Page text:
Abdirizak Bashir Ahmed, known as “Hogol Caafi”, started reciting poems when he was only seven years old. It all started one day when he argued with his parents over going to Hargeisa city.
“My family lived in a small village near Ceerigaabo in the Sanaag region but I wanted to move to the capital, Hargeisa,” he told us in a recent interview. “They refused to let me travel and I was so upset that I responded with a poem.”
He remembers the following lines from that poem:
There is no dust where I am heading to
Only a man with a vision goes to Hargeisa
What value has one who lives in the jungle?
His family would move to Hargeisa eventually, but they first they went to Hadaaftimo town, where Abdirizak attended school. Here he studied Somali literature and got to know the works of major poets, adding knowledge to the natural ability he’d already demonstrated as a child.
“My uncles were well known poets but you could say my poetry is a God-given talent,” he said.
Like many Somali poets, his poems are mainly based on reactions to events and issues that touch his heart. “There has to be an issue that stirs my emotions and compels me to express my feelings,” he explained.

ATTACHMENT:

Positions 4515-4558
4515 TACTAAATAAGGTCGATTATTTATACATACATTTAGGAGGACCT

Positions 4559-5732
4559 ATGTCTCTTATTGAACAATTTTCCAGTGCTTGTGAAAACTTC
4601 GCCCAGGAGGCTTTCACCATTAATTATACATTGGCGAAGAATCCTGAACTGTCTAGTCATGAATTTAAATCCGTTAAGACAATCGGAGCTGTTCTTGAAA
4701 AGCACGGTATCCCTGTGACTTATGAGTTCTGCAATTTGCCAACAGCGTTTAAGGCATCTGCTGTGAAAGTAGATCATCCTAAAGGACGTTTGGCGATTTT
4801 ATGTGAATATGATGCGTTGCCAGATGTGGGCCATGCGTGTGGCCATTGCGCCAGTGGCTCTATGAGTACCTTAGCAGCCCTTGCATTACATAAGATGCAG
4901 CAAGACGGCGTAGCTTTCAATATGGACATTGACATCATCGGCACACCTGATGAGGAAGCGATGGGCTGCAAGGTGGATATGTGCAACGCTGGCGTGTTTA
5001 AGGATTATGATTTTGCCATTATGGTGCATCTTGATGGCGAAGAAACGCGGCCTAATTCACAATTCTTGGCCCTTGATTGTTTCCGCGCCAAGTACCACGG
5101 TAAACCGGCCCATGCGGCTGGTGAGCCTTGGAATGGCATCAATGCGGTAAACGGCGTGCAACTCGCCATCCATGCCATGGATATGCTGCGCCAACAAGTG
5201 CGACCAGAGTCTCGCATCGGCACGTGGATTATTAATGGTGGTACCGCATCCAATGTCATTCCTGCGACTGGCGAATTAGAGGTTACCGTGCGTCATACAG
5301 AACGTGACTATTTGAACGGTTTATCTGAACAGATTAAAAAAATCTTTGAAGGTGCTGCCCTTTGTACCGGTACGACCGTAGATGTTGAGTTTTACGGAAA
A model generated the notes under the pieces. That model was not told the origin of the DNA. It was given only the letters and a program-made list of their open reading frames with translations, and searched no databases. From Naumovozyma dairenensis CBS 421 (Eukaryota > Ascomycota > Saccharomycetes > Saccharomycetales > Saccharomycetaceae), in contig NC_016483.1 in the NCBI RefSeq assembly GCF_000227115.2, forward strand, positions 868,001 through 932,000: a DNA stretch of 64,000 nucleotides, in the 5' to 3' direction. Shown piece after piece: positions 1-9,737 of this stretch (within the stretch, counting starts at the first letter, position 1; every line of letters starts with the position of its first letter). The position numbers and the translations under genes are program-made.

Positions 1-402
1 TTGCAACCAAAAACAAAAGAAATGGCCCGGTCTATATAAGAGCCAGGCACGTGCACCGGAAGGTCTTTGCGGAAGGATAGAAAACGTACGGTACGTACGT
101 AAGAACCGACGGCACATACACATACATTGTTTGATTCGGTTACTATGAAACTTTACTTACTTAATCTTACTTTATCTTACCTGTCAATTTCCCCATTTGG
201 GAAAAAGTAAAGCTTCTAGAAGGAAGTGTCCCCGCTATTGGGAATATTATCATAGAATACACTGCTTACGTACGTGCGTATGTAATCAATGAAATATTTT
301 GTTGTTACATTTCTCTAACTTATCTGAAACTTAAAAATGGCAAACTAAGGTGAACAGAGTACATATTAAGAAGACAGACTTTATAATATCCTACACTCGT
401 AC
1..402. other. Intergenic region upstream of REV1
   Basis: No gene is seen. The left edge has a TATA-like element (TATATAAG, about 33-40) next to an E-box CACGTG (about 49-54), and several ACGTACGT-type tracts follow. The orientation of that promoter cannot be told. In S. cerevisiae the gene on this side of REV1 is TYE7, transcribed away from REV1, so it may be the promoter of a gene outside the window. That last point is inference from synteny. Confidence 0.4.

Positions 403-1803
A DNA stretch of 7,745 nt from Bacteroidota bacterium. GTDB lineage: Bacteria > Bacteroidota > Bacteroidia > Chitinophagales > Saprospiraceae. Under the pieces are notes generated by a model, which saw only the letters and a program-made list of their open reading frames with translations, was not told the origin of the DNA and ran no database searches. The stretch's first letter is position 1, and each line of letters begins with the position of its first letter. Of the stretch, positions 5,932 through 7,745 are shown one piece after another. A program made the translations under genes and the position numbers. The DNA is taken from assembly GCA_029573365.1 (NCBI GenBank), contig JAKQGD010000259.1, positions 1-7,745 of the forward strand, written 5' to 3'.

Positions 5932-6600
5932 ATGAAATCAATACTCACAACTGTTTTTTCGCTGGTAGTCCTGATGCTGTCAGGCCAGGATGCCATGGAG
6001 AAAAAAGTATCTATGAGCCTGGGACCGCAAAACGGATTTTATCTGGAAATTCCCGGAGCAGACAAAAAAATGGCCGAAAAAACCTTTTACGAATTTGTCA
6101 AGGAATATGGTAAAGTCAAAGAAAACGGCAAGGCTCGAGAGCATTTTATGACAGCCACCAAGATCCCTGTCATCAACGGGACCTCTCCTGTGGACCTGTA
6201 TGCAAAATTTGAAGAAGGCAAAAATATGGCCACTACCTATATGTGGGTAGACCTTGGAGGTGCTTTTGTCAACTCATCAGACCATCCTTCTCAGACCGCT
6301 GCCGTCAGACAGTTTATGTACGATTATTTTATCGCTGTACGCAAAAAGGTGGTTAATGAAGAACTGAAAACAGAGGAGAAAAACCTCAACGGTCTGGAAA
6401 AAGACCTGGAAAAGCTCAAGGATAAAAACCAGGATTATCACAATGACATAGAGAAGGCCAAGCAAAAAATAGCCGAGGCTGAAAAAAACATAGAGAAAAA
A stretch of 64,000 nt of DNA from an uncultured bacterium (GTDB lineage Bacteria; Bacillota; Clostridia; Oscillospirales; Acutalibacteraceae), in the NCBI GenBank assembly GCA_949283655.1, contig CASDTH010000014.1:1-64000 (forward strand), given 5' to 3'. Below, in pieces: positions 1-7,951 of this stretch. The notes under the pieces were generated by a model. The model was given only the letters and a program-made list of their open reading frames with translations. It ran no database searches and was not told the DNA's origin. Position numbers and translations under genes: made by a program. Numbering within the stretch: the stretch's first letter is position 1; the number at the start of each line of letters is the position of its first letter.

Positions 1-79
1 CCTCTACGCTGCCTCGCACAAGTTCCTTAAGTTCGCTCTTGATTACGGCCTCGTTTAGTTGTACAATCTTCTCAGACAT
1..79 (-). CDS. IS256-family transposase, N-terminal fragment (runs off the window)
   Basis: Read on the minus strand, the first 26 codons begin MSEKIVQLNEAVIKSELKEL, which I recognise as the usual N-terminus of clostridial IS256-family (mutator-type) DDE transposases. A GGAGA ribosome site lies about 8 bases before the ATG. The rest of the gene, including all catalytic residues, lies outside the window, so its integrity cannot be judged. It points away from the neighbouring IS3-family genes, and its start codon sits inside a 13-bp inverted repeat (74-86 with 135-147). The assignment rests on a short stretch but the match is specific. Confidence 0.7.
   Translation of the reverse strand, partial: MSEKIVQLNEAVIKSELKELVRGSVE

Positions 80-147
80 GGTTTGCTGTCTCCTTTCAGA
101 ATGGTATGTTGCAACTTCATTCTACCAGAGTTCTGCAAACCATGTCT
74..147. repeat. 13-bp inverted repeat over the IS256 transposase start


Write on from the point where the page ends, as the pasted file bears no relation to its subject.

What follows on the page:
His latest poem about the Somali capital, Mogadishu, is a good example. Rising political tension over the election impasse stoked fears that the city could descend into a full-blown civil war, especially during clashes between government forces and opposition groups in April.
In response to the looming crisis, Abdirizak quickly composed an emotional poem about the importance of keeping Mogadishu safe.
“Muqdishaay Dhab baan ku jeclahay, waana shay dhabe e
“Markaan kaa dhaqaaqa Qalbiga,xiiso soo dhaline
“Hurdo wayga dheertahay markaa tago dhul reeraad.
“The person who wants to destroy Mogadishu is like someone who wants to kill his mother,” he said. “I wanted to remind people what the city means to us by comparing it to how we value our mothers.”
Abdirizak has been actively involved in community awareness campaigns in Somalia and has performed in major towns including Kismayo, Mogadishu, Bosaso, Hargiesa and Galka’ayo.
He moved to Turkey in 2019 and continues to use his poetry and influence to promote Somali culture and address social issues. In March, he was appointed as the head of culture and literature for the Somali Diaspora Community in Turkey.
“I was honoured to be given such an important post, the objective is to promote cultural exchange between the Turkish and Somali people so that we can learn from one another and use culture as an avenue of understanding and cooperation,” he said.